The Executive Director of the Alzheimer's Association of Wyoming says Alzheimer's disease isn't just a problem suffered by elderly people.

Janet Lewis says that while it is true that most Alzheimer's victims are over the age of 65, there are about 200,000 victims in the United States of early onset Alzheimer's which can afflict much younger people.

She says that most commonly means people in their 40s or 50s, but sometimes even those under 40. Lewis says early onset Alzheimer's disease is often misdiagnosed because even doctors tend to think of it as mostly a disease of the elderly.

She says another problem is that unlike more typical older victims, those hit by early onset Alzheimer's are often in the middle of building a career and raising a family. She says that means victims may have to quit their job during what would otherwise be their prime money making years, leaving entire families in financial hardship.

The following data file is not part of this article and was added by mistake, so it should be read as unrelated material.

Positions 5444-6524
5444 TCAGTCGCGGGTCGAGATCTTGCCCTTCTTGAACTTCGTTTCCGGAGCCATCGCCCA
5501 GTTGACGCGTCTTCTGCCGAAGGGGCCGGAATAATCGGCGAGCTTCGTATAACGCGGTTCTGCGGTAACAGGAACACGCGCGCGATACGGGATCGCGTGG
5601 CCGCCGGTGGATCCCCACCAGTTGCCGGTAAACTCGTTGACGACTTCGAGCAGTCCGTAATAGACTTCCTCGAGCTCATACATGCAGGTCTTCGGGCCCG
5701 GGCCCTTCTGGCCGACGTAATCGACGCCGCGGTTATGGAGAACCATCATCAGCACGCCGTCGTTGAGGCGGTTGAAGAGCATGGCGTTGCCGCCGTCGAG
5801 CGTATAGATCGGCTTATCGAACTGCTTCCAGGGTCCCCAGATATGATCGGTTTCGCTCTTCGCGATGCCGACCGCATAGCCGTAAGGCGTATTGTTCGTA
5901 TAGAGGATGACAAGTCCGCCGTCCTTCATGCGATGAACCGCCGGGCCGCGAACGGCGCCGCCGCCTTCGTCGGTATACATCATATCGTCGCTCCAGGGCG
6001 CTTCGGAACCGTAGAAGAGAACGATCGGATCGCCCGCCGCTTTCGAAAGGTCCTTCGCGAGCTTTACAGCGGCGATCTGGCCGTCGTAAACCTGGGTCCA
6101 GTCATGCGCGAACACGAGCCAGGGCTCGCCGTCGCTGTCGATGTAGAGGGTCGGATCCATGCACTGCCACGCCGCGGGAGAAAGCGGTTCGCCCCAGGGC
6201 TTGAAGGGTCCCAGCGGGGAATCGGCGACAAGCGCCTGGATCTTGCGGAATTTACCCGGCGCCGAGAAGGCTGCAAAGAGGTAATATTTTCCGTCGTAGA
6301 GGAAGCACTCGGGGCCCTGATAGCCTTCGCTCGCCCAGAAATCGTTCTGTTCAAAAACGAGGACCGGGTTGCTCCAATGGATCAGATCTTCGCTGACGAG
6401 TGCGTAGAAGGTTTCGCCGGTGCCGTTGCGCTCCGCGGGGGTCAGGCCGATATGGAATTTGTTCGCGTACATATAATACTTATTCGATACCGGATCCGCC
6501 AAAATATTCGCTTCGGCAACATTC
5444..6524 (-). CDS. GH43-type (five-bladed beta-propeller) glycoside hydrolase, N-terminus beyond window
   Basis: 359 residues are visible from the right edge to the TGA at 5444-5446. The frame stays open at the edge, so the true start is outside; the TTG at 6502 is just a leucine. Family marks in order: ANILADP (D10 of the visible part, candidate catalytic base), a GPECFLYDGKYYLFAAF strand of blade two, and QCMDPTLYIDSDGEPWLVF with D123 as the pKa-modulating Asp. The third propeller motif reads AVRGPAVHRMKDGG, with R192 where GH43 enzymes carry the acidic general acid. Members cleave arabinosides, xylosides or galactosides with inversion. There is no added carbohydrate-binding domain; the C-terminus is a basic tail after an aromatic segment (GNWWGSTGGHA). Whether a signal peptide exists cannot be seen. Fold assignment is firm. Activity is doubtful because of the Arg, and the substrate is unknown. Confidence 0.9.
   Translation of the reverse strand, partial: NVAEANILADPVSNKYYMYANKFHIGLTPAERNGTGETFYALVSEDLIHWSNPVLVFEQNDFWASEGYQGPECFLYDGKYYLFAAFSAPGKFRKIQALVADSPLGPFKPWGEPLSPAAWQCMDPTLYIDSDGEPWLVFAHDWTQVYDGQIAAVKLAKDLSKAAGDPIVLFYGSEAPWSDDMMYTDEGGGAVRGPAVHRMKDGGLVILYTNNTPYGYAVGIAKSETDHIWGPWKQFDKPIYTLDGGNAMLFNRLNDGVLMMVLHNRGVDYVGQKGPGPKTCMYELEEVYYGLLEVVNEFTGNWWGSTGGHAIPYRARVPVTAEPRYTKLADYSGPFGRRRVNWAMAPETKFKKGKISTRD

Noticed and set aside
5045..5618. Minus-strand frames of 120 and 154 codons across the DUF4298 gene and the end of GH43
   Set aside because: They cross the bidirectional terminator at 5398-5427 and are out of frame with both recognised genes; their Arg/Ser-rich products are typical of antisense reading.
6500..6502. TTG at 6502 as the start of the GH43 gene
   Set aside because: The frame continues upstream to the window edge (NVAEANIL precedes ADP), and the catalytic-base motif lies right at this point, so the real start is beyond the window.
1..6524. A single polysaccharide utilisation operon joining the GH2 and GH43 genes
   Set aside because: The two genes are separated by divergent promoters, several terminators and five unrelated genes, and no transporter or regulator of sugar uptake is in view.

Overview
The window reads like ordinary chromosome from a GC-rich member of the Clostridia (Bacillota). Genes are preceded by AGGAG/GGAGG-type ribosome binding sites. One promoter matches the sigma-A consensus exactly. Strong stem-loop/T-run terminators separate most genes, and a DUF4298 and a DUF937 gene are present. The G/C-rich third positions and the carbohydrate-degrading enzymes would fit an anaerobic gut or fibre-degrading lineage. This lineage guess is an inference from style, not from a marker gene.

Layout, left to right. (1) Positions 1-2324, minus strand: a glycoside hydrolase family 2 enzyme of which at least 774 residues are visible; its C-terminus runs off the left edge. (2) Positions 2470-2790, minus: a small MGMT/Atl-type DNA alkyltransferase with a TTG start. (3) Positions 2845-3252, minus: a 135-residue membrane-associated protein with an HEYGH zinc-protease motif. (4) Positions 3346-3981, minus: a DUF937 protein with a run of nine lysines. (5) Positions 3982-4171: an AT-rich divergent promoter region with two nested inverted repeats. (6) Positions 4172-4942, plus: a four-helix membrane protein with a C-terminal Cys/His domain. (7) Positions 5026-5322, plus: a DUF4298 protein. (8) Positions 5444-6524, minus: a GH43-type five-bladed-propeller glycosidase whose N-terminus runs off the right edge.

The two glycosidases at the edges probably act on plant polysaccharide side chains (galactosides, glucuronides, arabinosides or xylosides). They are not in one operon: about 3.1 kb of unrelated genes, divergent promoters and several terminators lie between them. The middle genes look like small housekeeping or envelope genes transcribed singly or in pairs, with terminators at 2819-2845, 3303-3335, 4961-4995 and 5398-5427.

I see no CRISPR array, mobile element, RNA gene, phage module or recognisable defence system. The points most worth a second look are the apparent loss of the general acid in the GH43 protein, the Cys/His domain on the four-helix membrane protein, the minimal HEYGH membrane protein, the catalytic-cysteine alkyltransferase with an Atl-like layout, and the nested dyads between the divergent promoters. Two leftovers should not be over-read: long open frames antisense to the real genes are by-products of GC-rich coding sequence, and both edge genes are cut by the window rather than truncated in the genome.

The situation can be made even worse because a spouse or sometimes even a son or daughter may have to quit their job as well to care for the victim.

Lewis says ''financial problems are skyrocketing" for those caught in this dilemma. She says people can find out about programs designed to help Alzheimer's victims of all ages and their families by calling the Alzheimer's Association hotline at 1-800-272-3900.

She says the hotline is available 24/7, 365 days a year.

Lewis says the Alzheimer's Association will also be offering a presentation on early onset Alzheimer's on Sunday, May 15 at 1:30 p.m. at the Willow Room of the Laramie County Library.

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